I love this book because it covers almost all aspects of the revision process, with special tips for the first read-through. You'll focus on plot, characters, theme, voice, style, setting, and endings. The book also showcases innovative exercises to help you hone your craft.

If you like this book, make sure you leave a review on Amazon or Goodreads!

revision-and-self-editing

4. 2K TO 10K BY RACHEL AARON

For anyone who wants to write more books in less time, or get through first drafts faster.

This book is phenomenal because it helps you the words down faster, without sacrificing quality. She teaches you not only how to make your writing sessions more productive, but also how to plot if you hate plotting and edit if you hate editing. I LOVE THIS BOOK.

If you like this book, make sure you leave a review on Amazon or Goodreads!

2k-to-10-writing-editing

5. 5,000 WORDS PER HOUR BY CHRIS FOX

For anyone who wants to get more writing done in general.

Like the previous book, this one is chock full of tips and techniques for increasing your overall writing productivity. Fox also introduces the concept of the editing sprint, which involves working in focused bursts for short periods of time. Highly recommend.

If you like this book, make sure you leave a review on Amazon or Goodreads!

5000-words-per-hour-writing-editing

No matter how much writing and editing experience you have, these books will provide a solid foundation for any author's editing toolkit. Of course, if you're dreading diving back into your manuscript to make the necessary changes... you can always hire an editor to do the dirty work for you. ;)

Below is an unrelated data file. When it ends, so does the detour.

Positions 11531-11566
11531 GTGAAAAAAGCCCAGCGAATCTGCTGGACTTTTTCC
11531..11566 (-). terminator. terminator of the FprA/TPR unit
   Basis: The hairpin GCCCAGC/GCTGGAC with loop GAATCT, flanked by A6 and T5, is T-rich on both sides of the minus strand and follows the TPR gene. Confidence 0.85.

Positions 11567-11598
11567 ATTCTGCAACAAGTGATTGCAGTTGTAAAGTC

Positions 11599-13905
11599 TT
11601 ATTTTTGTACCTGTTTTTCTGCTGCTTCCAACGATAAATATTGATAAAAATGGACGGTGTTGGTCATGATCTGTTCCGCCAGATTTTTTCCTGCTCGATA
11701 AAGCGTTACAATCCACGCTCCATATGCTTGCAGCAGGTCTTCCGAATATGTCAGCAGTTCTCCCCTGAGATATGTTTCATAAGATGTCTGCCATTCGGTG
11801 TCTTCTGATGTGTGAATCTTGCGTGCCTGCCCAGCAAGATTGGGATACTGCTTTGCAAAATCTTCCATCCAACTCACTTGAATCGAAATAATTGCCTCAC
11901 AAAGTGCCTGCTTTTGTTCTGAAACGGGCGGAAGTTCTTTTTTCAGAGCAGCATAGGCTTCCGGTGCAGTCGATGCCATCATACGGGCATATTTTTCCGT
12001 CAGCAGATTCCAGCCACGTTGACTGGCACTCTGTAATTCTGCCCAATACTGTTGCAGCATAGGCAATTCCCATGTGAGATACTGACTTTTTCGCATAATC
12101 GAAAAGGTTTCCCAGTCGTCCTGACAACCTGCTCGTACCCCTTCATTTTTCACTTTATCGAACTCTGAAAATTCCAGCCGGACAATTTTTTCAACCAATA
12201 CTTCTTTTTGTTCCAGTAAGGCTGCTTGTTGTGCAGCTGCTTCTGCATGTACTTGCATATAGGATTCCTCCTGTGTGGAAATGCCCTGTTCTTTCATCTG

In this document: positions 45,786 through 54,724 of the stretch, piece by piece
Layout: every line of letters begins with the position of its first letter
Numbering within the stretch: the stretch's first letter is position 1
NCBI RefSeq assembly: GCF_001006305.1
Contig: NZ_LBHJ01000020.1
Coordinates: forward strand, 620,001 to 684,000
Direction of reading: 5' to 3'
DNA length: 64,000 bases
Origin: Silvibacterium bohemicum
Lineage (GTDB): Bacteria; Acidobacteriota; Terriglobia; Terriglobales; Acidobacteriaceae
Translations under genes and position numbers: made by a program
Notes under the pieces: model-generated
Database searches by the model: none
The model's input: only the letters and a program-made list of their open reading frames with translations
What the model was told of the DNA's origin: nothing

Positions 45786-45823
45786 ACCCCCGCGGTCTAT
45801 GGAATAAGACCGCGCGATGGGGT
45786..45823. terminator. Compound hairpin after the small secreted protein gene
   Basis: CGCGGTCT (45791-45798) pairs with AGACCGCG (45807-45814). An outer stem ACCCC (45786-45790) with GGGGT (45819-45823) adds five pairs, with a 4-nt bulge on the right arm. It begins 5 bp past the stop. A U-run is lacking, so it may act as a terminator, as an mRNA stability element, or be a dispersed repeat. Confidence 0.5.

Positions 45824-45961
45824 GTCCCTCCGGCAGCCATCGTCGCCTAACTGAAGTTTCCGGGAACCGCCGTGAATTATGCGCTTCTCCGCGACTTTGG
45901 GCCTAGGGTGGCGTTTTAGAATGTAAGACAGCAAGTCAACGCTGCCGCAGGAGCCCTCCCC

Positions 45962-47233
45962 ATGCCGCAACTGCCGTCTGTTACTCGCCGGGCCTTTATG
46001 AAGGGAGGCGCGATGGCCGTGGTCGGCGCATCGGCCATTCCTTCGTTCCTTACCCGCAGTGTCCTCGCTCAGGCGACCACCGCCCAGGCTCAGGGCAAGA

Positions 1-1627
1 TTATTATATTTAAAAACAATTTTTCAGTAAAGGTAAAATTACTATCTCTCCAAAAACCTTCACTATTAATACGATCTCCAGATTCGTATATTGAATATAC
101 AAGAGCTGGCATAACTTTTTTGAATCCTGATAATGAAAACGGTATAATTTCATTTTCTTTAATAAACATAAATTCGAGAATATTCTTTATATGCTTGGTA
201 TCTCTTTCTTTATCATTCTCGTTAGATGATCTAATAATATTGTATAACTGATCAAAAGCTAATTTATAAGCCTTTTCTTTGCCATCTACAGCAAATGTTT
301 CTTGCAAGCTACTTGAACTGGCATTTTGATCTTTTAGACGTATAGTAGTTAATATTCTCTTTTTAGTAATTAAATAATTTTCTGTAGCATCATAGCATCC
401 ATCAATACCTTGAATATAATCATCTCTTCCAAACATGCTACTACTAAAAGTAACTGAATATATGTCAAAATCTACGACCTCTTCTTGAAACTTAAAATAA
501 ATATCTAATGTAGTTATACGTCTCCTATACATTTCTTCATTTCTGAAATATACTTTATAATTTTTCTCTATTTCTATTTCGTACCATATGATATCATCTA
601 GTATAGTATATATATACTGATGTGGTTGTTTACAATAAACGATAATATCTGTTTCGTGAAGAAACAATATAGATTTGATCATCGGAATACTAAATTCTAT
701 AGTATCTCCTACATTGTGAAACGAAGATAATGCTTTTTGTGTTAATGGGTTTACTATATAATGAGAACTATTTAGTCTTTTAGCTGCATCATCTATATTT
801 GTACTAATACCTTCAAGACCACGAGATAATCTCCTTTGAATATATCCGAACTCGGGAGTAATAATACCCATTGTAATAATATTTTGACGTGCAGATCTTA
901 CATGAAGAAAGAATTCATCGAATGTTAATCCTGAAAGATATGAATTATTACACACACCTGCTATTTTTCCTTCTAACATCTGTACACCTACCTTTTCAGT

REFLECTIONS Now Has a Book Trailer!

I know what you might be saying: "Briana, why create a book trailer for a novel that's been out for more than a year?" Well, because I WANT TO! Also, because I've only just gotten the hang of using iMovie, and because I think Reflections deserves love more than anything else I've written... but you know. Same thing.

Anyway, I'm thrilled to share this brand-spanking-new book trailer with you. I've never made one before, and it was a lot of fun! Let me know what you think in the comments below. What book should I give this treatment to next?

RELATED LINKS:

Thanks for watching! Also, keep your eyes on this space—I have some big changes coming soon!

How to Rock Character Creation in Your Novel

Hi everyone! Briana here. I'm still getting settled in my new place, so today's blog post comes from the lovely Sarina Langer, a dear friend and one of my editing clients. I'll be back with a brand-new vlog on Friday. Enjoy!